Revocable vs irrevocable trust: which is better. The difference between revocable and irrevocable trusts and the purpose each serves in estate planning.

Q: I am divorced and have two grown daughters. I am placing my house in a trust. My attorney is recommending an irrevocable trust. Which do you prefer, revocable or irrevocable and why?

Revocable vs Irrevocable Trust: Which is Better

A: What we prefer has nothing to do with whether you should have a revocable or irrevocable trust. Those two trusts are totally different and serve totally different purposes. 

A revocable trust allows you to put your home into a trust and you remain the owner of the trust and control the trust entirely. When you put a property into a revocable trust, there is no difference in how the IRS views your ownership of the property or how most governmental agencies view the property. Furthermore, you can always take the property out of the trust and do just about whatever you want with the property.

On the other hand, an irrevocable trust takes the property out of your estate and somewhat out of your control. With an irrevocable trust, you no longer own the property. The trust owns the property and the trust controls the destiny of the property. You, as the former owner, would have no ability to take the property out of the trust, sell it, or do as you wish with the property. The beneficiaries of the trust are the ones that control the future of the trust. 

Having said all that, there are quite a number of irrevocable trusts and each of those trusts have a different purpose. We won’t go into the differences between those trusts and you’d need to talk to your attorney to figure out why your attorney feels that an irrevocable trust is right for you. 

Using Trusts in Estate Planning to Avoid Taxes or Avoid Probate

However, when it comes to higher net worth individuals, placing a personal residence into a certain type of irrevocable trust can work well for estate planning purposes. Let’s say you have a home worth $3 million and you have other assets worth $10 million. If you were to die today, under current federal tax law your estate would owe some federal estate taxes and, depending on what state you live in, you may also owe state estate taxes. However, if your home was in a type of trust that conveyed the home to your kids and was set up properly, the home would not be considered part of your estate and the value of the property would not get taxed as part of your estate.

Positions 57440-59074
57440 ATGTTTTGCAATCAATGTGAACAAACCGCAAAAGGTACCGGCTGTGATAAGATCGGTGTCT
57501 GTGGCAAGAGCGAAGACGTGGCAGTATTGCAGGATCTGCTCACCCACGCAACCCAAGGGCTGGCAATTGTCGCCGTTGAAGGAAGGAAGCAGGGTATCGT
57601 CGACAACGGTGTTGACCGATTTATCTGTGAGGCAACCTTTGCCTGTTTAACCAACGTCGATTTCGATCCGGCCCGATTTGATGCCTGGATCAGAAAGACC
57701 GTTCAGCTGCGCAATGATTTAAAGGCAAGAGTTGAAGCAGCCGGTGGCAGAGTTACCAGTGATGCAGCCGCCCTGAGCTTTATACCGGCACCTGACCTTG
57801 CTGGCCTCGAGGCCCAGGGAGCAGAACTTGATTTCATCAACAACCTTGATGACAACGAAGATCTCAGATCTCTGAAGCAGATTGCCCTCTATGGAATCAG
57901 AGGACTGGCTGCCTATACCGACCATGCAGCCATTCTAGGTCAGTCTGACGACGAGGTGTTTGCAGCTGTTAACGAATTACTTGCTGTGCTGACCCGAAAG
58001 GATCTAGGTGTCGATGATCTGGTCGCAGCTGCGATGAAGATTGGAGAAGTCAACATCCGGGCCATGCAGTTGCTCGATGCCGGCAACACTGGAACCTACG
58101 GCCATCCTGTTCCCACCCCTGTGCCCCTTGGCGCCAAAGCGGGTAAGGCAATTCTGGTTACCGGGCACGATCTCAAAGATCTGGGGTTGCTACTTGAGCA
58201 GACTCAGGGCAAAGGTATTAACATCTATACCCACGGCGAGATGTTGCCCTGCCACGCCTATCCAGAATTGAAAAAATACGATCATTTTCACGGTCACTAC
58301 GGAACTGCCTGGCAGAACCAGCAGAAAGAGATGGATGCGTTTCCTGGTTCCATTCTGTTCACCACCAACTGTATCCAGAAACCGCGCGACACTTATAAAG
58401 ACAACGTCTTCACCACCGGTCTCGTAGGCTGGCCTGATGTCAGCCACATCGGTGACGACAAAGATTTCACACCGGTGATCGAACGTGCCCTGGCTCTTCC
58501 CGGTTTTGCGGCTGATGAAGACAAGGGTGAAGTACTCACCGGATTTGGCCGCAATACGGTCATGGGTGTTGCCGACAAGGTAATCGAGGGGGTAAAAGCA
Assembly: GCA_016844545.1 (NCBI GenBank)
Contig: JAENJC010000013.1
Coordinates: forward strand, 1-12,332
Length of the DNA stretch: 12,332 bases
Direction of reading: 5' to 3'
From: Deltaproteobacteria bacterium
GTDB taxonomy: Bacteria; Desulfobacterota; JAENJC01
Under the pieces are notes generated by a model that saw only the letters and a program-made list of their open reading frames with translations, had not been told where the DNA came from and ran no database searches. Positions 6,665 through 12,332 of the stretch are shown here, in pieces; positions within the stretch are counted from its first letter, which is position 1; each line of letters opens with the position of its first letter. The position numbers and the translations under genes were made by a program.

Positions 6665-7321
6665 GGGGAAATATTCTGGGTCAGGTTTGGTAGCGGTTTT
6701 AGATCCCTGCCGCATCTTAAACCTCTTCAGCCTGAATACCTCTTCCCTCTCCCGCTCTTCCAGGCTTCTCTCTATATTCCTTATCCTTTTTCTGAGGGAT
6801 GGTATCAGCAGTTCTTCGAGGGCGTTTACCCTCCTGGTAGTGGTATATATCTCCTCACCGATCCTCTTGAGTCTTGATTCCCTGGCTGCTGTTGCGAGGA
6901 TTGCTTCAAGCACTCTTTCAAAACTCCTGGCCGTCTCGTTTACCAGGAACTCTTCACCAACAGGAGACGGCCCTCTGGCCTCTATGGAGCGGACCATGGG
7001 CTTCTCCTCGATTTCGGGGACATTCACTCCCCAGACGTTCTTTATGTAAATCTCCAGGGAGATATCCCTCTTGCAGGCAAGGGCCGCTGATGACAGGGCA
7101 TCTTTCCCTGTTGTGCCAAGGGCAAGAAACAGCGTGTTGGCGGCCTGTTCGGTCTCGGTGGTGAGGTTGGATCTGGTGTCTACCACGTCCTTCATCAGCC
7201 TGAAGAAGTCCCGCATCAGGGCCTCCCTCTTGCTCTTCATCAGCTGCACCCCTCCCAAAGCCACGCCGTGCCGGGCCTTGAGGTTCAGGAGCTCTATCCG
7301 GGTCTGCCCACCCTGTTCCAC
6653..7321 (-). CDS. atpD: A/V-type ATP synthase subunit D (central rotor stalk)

As we mentioned, most irrevocable trusts are set up for estate and federal estate tax purposes while revocable trusts (also known as living trusts) are set up to avoid probate issues but have no effect on your estate income or federal income taxes. 

We’d like to see you sit down with your attorney and have them tell you why they suggest an irrevocable trust. Once the attorney explains their reasoning, you can make up your mind as to what will be best for you and your children.

More on Topics Related to Trusts and Estate Planning

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Should You Have a Transfer on Death Deed, a Living Trust or Both?

Will, Living Trust and Power of Attorney: Which Do I Need?

Is Property Sold in a Trust Taxable?

What is a Deed of Trust?